Welcome to the Larry411.com Guest Columnists! April 27, 2013
In my travels to the best film festivals in…
On Wednesday, March 13, 2013 I attended a gala screening of Sound City at the SXSW Film Festival in Austin, Texas. The sold-out screening was held at the historic 1200-seat Paramount Theatre. The documentary was a selection in the Special Events section.
First, some personal thoughts. Like many -- including you, perhaps -- the music of Nirvana captivated me in the late 1980s and early 1990s. That Seattle band, led by Kurt Cobain on lead vocals and guitar, Krist Novoselic on bass, and (from 1990 on) Dave Grohl on drums and backing vocals, inspired many young people to pick up instruments and form groups of their own. Albums like the number one Billboard chart-topper Nevermind, released September 24, 1991, featuring the classic anthem Smells Like Teen Spirit, were staples of American rock radio and helped define a generation. And I was lucky enough to be one of the people playing those songs for the listening public, as a DJ on WMMR, the biggest radio station in the country's fourth largest media market and one of the leading rock radio stations in America at that time. But it wasn't just a job. I was a fan, too, and continued to follow the remaining band members' music, as many of us did, after the tragic death of Cobain in 1994.
Grohl would go on to form Foo Fighters, whose current lineup includes Nate Mendel, Taylor Hawkins, Chris Shiflett, and Pat Smear, with a Beatles-influenced hard-edged sound that would rock radio for the next two decades. After leaving radio I became a record producer, and many of the acts I worked with fell into that same genre defined by Foo Fighters -- a raw, hard sound with a pop sensibility catchy enough to capture a broad market, selling albums and hit singles based on radio-friendly hooks and lyrics you could sing along to.
Two years ago, the documentary Foo Fighters: Back and Forth had its World Premiere at the SXSW Film Festival and, of course, I was there. That film moved me to tears and it ended up on my Top 5 of that festival. (Director/producer James Moll's definitive history of the band went on to win a Grammy Award for Best Long Form Music Video.) Rumors buzzed all around Austin that Foo Fighters would be holding a secret concert following the screening, and those of us at the front of the line waiting to get into the Paramount got the lucky wristbands that entitled us to attend. There were two colors of bands, though -- several hundred got the ones that allowed them to enter the gates at Stubb's and see the show. But a smaller group of fans were handed the color which got them in the door first to take their places directly in front of the stage. I was one of those lucky people. So as soon as the film ended I raced down the block to 801 Red River and surveyed the mob scene with lines snaking in every direction depending on their levels of access. But that's another story for another time. I ended up just a few feet from Grohl and had trouble holding myself together through their set. Foo Fighters' songs had meant so much to me, as they did to everyone else there that day, and it was hard to hold back the tears. It was a day and night to remember.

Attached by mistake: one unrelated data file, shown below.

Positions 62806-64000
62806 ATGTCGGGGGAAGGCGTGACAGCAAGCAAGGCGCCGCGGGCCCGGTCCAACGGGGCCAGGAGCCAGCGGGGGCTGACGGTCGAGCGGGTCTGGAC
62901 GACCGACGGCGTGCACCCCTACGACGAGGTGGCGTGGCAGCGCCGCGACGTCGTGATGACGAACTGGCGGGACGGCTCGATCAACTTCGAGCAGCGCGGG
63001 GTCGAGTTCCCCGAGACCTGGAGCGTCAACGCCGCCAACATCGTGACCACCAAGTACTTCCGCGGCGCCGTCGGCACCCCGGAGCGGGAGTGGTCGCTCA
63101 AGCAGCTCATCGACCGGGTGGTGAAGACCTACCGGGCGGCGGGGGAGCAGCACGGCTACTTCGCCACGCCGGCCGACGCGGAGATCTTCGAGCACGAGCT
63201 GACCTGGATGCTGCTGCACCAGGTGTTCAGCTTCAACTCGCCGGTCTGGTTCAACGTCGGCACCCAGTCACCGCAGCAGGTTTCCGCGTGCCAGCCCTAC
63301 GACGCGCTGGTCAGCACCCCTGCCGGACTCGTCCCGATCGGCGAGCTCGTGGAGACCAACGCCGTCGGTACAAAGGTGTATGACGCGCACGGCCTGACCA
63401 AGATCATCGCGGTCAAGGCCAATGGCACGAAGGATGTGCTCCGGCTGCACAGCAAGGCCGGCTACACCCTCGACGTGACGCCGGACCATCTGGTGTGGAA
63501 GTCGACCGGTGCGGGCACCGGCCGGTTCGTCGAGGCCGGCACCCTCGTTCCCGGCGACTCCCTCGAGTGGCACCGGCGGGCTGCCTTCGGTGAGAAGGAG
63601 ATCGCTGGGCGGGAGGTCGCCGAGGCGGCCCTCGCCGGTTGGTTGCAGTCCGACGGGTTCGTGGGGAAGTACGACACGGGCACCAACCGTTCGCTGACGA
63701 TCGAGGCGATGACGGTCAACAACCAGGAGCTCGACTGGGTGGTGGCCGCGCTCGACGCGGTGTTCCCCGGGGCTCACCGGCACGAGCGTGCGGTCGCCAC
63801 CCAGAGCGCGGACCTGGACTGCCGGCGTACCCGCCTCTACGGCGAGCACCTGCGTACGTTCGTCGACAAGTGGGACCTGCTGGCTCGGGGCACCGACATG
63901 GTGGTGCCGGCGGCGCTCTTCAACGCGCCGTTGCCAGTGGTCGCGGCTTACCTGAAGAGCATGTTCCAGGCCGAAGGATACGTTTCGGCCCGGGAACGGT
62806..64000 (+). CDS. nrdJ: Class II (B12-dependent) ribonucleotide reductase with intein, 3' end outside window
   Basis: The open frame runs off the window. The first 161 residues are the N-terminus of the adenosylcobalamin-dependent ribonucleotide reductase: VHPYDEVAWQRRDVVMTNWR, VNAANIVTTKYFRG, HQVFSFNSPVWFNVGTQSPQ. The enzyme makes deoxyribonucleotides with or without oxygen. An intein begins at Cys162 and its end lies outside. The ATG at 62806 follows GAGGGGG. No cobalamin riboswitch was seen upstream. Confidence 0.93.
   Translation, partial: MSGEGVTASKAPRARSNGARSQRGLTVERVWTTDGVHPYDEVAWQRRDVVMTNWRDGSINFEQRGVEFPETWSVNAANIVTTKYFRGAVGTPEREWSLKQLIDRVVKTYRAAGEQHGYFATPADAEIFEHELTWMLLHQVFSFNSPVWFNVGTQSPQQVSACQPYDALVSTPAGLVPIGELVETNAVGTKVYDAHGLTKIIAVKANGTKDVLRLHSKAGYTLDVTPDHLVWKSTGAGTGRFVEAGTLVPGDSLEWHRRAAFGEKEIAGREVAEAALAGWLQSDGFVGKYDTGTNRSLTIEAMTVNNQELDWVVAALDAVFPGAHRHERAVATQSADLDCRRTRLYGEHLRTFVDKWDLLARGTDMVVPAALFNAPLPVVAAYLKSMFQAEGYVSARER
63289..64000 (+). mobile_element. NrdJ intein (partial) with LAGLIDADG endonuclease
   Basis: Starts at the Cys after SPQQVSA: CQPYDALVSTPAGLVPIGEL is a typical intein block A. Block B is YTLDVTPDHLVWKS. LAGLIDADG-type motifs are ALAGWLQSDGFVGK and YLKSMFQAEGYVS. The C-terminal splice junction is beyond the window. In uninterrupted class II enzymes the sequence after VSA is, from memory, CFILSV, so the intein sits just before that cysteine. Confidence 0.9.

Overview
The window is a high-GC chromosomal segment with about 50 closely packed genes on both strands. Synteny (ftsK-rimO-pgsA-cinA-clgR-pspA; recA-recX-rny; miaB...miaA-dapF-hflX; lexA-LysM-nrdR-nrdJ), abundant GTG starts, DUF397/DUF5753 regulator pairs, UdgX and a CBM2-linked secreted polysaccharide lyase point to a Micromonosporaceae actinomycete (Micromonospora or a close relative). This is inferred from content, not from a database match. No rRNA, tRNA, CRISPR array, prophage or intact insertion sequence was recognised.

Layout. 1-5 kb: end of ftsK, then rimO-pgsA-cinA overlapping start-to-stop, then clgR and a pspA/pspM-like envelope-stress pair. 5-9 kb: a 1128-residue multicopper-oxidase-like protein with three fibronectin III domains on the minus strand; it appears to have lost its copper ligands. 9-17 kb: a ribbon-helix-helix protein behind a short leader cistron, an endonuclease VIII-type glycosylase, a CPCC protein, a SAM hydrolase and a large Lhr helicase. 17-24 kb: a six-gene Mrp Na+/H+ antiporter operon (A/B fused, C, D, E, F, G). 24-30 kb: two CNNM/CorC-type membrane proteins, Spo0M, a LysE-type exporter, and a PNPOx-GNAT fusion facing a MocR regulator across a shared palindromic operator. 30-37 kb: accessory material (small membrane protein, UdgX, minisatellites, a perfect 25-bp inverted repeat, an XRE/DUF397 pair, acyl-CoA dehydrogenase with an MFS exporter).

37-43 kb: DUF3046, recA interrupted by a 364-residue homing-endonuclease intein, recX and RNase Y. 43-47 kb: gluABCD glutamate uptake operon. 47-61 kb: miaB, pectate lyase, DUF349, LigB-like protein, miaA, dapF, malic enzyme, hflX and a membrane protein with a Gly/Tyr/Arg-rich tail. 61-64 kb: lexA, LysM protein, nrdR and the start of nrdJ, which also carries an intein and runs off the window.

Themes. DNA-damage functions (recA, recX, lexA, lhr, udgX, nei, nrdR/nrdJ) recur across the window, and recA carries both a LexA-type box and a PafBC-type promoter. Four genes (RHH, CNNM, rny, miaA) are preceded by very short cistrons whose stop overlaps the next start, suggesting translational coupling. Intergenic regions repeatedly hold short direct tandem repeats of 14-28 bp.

Now here we are, two years later almost to the day, in the exact same venue, and Dave Grohl is back to present his directorial debut Sound City. With an equally passionate team including writer Mark Monroe, cinematographer Kenny Stoff, and editor Paul Crowder, Grohl tells the story of the legendary recording studio in Van Nuys, California where Nirvana recorded much of their music along with acts as diverse as Neil Young, Fleetwood Mac, Tom Petty, Fear, Johnny Cash, Rick Springfield, DIO, Nirvana, Rage Against The Machine, Queens of the Stone Age, Metallica, Nine Inch Nails, Weezer, and REO Speedwagon. It's said that eight out of 10 songs played on the radio in the 1980s were recorded at Sound City, and you'll no doubt get goosebumps hearing some of that material in the movie. (Naturally, Grohl and the producers had little trouble securing rights to these songs for the film.) Many of these iconic talents appear in the doc as well, including Neil Young, Tom Petty, Stevie Nicks, Trent Reznor, legendary producer Rick Rubin, Mick Fleetwood, Lars Ulrich, John Fogerty, Rick Springfield, and Sir Paul McCartney.
The emotions experienced in watching this magnificent motion picture are especially palpable for anyone whose lives have been touched by this music in any way. For me, hearing the songs I love so much, seeing the studio they were recorded in, and even watching as the original master tapes are placed on the machines and wound through the heads is breathtaking enough. But I also was playing these tunes on the radio for everyone else who was listening to them. And if that wasn't enough, I was a record producer myself and spent many hours in recording studios like this in the analog tape era. I was almost overwhelmed by the multi-layered impact Sound City had on me, and I trust that many viewers will be affected the same way.
Sound City was produced by Grohl and Roswell Films, a division of Foo Fighters' label Roswell Records, along with James A. Rota and John Ramsay for Therapy Content. John Silva and John Cutliffe served as Executive Producers. Variance Films has U.S. and Canadian distribution while Gravitas Ventures has worldwide video rights.
I gave Sound City five stars and a place on my 2013 SXSW Film Festival Top 5 Documentaries.
Director/producer Dave Grohl was brought onstage by SXSW Film Festival Producer Janet Pierson to introduce the film. After the screening, Grohl returned to the stage for a fun and informative (and lengthy) Q&A session.
Here are some pictures I shot during the intro and Q&A:
INTRO AND Q&A GALLERY (66 photos on 4 pages)
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In my travels to the best film festivals in…